Dr. Paula Clayton, medical director of the American Foundation for Suicide Prevention, says mental illness is a widespread problem among doctors. "Ninety percent of people who die by suicide have mental disorders," she says. "The studies are unequivocal: Physicians have the highest suicide rate of any profession in the Western world."

Clayton attributes the deaths to the fact that doctors often refuse to seek treatment for their conditions, fearing that it will hurt their careers. Kalk, though, says he had no fear of repercussions. "It's not a question of concealing, it's a question of not realizing," he says. "It just took time for friends and family to convince me I was ill."

Kalk declines to reveal his diagnosis, but Bruce Harry, an associate professor of clinical psychiatry at the University of Missouri, says he displays virtually all the symptoms of bipolar disorder.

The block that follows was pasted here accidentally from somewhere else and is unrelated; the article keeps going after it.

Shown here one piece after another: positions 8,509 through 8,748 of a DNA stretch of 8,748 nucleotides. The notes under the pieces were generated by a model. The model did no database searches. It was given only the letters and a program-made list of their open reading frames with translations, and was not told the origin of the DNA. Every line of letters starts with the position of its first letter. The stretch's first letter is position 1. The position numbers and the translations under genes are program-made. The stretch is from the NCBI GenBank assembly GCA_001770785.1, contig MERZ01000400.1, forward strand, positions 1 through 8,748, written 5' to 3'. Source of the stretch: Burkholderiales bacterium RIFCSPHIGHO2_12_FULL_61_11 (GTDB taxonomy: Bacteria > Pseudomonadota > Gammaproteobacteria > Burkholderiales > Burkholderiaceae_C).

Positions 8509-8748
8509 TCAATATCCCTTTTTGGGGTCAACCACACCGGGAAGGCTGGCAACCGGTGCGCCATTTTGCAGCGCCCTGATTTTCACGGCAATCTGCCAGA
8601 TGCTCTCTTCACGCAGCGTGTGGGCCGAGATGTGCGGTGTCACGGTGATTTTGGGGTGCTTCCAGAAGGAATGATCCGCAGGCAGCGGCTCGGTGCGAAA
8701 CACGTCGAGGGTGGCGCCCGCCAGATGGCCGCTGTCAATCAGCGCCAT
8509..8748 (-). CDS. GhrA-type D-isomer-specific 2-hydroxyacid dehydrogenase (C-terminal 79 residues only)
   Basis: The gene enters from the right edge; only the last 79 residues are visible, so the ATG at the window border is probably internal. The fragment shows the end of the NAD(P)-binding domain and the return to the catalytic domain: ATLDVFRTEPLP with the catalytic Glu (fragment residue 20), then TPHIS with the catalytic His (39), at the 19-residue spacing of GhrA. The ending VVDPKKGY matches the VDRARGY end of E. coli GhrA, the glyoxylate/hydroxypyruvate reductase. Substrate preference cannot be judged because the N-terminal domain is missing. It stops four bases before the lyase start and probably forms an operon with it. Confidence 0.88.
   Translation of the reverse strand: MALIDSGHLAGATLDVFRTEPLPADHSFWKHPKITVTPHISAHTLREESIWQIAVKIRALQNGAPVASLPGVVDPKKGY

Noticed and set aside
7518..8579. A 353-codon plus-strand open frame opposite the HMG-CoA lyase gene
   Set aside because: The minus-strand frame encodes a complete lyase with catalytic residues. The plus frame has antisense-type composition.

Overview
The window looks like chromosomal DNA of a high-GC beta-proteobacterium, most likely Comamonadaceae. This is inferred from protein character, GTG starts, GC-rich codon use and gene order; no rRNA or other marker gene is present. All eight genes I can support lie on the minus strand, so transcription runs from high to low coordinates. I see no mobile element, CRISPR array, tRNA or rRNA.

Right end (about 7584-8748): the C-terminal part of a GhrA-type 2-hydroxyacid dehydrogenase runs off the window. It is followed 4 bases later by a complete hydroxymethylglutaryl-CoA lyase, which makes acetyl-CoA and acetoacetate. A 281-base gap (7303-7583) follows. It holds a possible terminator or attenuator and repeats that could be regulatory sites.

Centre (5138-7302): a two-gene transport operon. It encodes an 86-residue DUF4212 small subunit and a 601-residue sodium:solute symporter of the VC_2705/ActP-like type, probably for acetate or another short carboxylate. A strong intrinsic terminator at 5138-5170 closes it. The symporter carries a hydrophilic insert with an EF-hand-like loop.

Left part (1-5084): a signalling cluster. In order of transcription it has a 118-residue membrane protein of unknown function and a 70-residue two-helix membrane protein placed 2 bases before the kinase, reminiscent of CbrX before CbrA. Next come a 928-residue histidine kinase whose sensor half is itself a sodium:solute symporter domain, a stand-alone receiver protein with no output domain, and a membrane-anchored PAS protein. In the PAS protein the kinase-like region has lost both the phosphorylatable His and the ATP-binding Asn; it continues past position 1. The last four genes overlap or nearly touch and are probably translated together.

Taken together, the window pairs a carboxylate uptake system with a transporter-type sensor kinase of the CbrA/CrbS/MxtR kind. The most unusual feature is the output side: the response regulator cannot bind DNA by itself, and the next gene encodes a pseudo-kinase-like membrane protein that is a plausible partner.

Also called manic-depressive disorder, the illness causes extreme mood swings, reckless spending, severe insomnia and a tendency to "do things that many around them would regard as morally objectionable." "It's often tragic," Harry says. "It can be very disruptive, not just to an individual's life, but to everybody around them."

It's not surprising, Harry adds, that Kalk refused treatment for so long. "The highs from the manic part of manic-depressive sometimes feel so great it's hard to give that up, especially for someone who's down and out or hard on their luck. They feel like they are literally on top of the world."